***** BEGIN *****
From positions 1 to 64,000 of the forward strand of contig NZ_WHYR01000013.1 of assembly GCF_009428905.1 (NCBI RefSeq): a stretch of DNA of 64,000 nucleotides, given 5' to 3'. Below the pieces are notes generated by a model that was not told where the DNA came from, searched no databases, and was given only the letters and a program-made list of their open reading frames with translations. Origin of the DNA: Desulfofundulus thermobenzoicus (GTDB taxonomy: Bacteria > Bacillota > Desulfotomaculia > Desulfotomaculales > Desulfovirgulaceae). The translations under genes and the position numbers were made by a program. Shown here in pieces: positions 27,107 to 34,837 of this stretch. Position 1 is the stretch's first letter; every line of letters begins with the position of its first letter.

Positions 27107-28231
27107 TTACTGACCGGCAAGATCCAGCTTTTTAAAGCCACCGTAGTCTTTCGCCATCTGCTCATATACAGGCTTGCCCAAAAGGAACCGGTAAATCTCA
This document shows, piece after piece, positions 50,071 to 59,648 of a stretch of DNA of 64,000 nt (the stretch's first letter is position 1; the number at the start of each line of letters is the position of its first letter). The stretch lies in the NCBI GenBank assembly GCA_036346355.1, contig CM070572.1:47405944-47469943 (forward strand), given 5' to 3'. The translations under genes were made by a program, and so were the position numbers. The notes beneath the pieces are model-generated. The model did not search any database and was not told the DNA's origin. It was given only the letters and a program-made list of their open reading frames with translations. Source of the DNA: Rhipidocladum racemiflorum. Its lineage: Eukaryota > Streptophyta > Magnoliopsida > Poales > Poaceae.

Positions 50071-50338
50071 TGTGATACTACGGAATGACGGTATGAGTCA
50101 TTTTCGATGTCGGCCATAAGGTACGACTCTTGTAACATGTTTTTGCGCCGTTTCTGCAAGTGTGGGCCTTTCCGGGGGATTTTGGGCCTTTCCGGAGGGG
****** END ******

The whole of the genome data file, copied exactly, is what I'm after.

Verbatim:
From positions 1 to 64,000 of the forward strand of contig NZ_WHYR01000013.1 of assembly GCF_009428905.1 (NCBI RefSeq): a stretch of DNA of 64,000 nucleotides, given 5' to 3'. Below the pieces are notes generated by a model that was not told where the DNA came from, searched no databases, and was given only the letters and a program-made list of their open reading frames with translations. Origin of the DNA: Desulfofundulus thermobenzoicus (GTDB taxonomy: Bacteria > Bacillota > Desulfotomaculia > Desulfotomaculales > Desulfovirgulaceae). The translations under genes and the position numbers were made by a program. Shown here in pieces: positions 27,107 to 34,837 of this stretch. Position 1 is the stretch's first letter; every line of letters begins with the position of its first letter.

Positions 27107-28231
27107 TTACTGACCGGCAAGATCCAGCTTTTTAAAGCCACCGTAGTCTTTCGCCATCTGCTCATATACAGGCTTGCCCAAAAGGAACCGGTAAATCTCA
This document shows, piece after piece, positions 50,071 to 59,648 of a stretch of DNA of 64,000 nt (the stretch's first letter is position 1; the number at the start of each line of letters is the position of its first letter). The stretch lies in the NCBI GenBank assembly GCA_036346355.1, contig CM070572.1:47405944-47469943 (forward strand), given 5' to 3'. The translations under genes were made by a program, and so were the position numbers. The notes beneath the pieces are model-generated. The model did not search any database and was not told the DNA's origin. It was given only the letters and a program-made list of their open reading frames with translations. Source of the DNA: Rhipidocladum racemiflorum. Its lineage: Eukaryota > Streptophyta > Magnoliopsida > Poales > Poaceae.

Positions 50071-50338
50071 TGTGATACTACGGAATGACGGTATGAGTCA
50101 TTTTCGATGTCGGCCATAAGGTACGACTCTTGTAACATGTTTTTGCGCCGTTTCTGCAAGTGTGGGCCTTTCCGGGGGATTTTGGGCCTTTCCGGAGGGG